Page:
company; this may be partly due to its adherence to overtime limits and to frequent road-worthiness checks. The policy to promote formal education has led to somewhat awkward situations for many of the older drivers. Experienced senior drivers now cooperate with junior ones who have little practical experience but higher formal qualifications. Accordingly, senior drivers do not lose their jobs but are in due time transferred to lower positions within the company. As mentioned, Alpha-Poland offers to cover 40 per cent of the tuition fee for employees who enrol in higher education. According to both management and drivers, this measure has greatly improved the atmosphere at work, an improvement further fuelled by the signing of a new ten-year contract for routes in W. A mere 60 per cent of new staff won by means of the driving lessons offered to prospective bus drivers mentioned above remain with the company, while the others either seek jobs elsewhere or emigrate to the UK. All women drivers employed at Alpha-Poland have completed the above-mentioned driving course. The employees leave not only for the UK; some quit due to the high stress involved in a driver's job. About 30 per cent leave within the first two years of employment, mostly complaining about low pay, a complicated motivation system or family problems due to shift work. Yet, drivers who have stayed with the company for two to three years normally stay for good. 6.4.3. Sweden A work day can start at any hour, but the most frequent time is between 4.30 and 7.00 a.m. The driver collects the vehicle and the driver's badge that goes with each bus. The driver further has the responsibility for the safety on board and thus has to check everything from lights and doors to the functioning of the ticket system, a check that normally takes about 20 minutes. An average work day is between 8.5 and 10.5 hours long, breaks included. Due to rush hours in mornings and afternoons, many enterprises prefer split work days, i.e. a long break for the drivers at noon. This was a hotly debated issue during the 2008 strike. A management interviewee emphasised that there is a difference between local city transport and regional transport in this regard, even though the collective agreement is the same. In city transport, the rush hour problem is solved by schemes according to which all drivers must accept some long, often awkward work periods and in return get other periods of better working hours. In regional transport, such schedules are more difficult to apply because the `traffic humps' are usually much higher. A telling example is school buses, which run in the early mornings and in the afternoons but leave `a big nothing', as a management representative expressed it, in between. Moreover, some holidays have disappeared and average working hours have changed from 36.25 to 38.25 hours per week. Since deregulation, the drivers' training has weakened. To be a bus driver, one must be at least 20 years old and have a driver's licence. The next step is a seven-week course to get a certification for heavy vehicles, organised by transport companies, employment agencies or arranged by ordinary schools for second level graduates. Above this, the companies organise mandatory internal training about routes, communication systems 106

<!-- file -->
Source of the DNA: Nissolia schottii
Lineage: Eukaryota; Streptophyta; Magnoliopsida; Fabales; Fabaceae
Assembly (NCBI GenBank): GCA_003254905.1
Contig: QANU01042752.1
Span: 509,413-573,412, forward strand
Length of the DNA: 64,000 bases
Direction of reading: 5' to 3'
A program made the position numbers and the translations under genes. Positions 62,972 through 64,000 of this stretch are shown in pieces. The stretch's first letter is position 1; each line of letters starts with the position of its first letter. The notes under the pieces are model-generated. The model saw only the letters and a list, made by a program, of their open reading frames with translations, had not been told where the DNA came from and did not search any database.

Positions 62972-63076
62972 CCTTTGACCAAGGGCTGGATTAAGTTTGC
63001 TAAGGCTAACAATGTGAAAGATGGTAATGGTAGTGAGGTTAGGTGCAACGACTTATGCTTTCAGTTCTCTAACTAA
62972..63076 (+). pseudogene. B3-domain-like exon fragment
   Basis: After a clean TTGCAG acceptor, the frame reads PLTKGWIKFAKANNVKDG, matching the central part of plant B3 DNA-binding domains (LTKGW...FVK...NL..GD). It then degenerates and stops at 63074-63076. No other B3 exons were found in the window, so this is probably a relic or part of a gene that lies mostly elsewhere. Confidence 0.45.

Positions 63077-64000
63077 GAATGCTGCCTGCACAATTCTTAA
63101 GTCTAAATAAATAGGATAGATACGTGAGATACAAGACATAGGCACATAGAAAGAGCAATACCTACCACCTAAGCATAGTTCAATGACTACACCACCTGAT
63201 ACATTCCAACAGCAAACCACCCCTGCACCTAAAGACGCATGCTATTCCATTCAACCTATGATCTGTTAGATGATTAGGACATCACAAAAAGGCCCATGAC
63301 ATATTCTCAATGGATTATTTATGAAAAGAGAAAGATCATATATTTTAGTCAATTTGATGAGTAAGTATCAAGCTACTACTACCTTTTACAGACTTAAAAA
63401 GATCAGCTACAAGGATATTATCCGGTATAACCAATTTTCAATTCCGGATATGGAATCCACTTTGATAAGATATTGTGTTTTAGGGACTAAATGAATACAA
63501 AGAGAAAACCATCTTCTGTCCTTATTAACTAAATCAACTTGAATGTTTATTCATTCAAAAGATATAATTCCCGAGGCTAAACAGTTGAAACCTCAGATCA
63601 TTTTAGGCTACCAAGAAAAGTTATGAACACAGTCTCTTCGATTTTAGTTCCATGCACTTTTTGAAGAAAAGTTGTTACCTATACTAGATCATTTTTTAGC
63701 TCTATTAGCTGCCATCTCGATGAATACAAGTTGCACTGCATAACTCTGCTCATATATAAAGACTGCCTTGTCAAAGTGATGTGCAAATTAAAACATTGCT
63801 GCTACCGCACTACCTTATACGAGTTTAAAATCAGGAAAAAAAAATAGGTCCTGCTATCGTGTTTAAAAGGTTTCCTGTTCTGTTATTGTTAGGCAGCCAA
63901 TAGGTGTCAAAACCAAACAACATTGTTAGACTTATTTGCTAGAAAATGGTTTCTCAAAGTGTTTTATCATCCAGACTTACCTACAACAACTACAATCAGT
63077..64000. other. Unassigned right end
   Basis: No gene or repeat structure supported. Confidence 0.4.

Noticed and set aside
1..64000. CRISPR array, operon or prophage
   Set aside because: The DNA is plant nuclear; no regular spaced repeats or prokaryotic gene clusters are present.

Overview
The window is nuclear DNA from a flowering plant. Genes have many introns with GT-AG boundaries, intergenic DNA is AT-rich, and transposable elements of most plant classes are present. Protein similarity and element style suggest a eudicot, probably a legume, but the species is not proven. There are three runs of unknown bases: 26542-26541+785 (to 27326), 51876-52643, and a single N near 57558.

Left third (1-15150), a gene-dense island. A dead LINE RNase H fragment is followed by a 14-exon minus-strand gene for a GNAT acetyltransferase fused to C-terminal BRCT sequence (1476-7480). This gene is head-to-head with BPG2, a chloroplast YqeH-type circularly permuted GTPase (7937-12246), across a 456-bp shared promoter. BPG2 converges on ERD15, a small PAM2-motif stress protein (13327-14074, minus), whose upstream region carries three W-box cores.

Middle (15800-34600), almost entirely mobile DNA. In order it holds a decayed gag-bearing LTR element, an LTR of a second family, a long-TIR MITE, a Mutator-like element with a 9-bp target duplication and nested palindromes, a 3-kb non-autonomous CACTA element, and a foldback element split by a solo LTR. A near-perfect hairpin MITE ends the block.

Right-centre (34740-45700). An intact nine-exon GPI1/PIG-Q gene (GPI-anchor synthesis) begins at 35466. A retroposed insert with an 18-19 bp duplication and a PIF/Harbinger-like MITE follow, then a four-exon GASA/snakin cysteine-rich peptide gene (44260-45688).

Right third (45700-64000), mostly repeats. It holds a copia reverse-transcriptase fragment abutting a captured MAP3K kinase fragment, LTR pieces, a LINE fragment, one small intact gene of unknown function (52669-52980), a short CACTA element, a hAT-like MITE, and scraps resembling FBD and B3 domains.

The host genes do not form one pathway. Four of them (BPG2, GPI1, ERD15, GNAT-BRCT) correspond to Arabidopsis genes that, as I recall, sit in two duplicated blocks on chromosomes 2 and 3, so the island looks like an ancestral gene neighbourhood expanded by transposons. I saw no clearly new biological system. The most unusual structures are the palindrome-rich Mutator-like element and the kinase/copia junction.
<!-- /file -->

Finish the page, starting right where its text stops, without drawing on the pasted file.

Local Public Transport and ticket systems. The rest of the vocational training is mainly hard practice. Besides the driving, the driver handles the sale of tickets and information to the passengers. This is nowadays computerised, with each vehicle equipped with its own computer that the driver logs on to in the morning to get the correct information for the route. Both management interviewees emphasised that shortening the bus driver training is nothing but a short-sighted strategy aimed at immediate cost-cutting and might be damaging in the longer run. Companies that give their bus drivers time for occupational training risk to lose the fight for new contracts and thus the time invested in training is seen to be worthless. A most crucial consequence is that most young people who have qualified to drive heavy vehicles prefer long distance truck-driving and public transport has consequently lost many potential bus drivers as well as skilled mechanics. The social status of the job has declined and many drivers have quit. Older drivers quit and the only new recruits are `middle-aged immigrants' who have had difficulties to find other jobs. Every open purchasing scheme asks for tenders for big service volumes in a long term perspective, which means that the companies competing for the tenders find themselves in a `win-or-lose-situation' and are forced to opt for extreme cost-cutting measures. At the end of the day, the winning tender might therefore not be able to fulfil its obligations if even the slightest problem occurs. The result for the drivers has been higher stress and more sick-leave. Our management informants agreed that a bus driver's work is very stressful. It is not unusual that the driver feels that the situation is running her/him, not vice versa. Moreover, modern transport itself creates stressful environment, especially in terms of the problem with `traffic humps'. Each employee must be `an overachiever' and tolerance towards people who do not fit the norms is steadily shrinking. 6.4.4. United Kingdom The work for the operators is based on shifts and rotas and there are lists of spare drivers. Night shifts are paid marginally extra and regarded as difficult work. All interviewees remarked on heavy time schedules. A bus driver averages 39 hours spread over duties. However, as work is based on shifts drivers can work up to 60 hours some weeks whilst other weeks require less hours. Overtime is on top of this and most drivers take it when available to supplement their income. One interviewee mentioned that since shops are open all week now there is more work on Sundays. A female bus driver commented on how difficult it is for people, mostly women, with family obligations to work on buses because of the shift patterns the job requires. Additionally, rush hour work lasts longer: in the past, it ended at 7:00 pm while now it finishes at 8:00 or 9:00 pm (steward interview). As society has become busier, the bus driver's job has become more unsociable. One issue frequently highlighted in all interviews is the lack of toilet facilities at the end of each route. Comments were also made about the design of the new buses. The driver's cubicle is not considered as comfortable for the driver compared to older buses, although in other aspects it is better equipped. As a result of what has been perceived as a deterioration of working conditions, poor wages and a low status job there was a significant workforce turnover across the company of 23 per cent. 107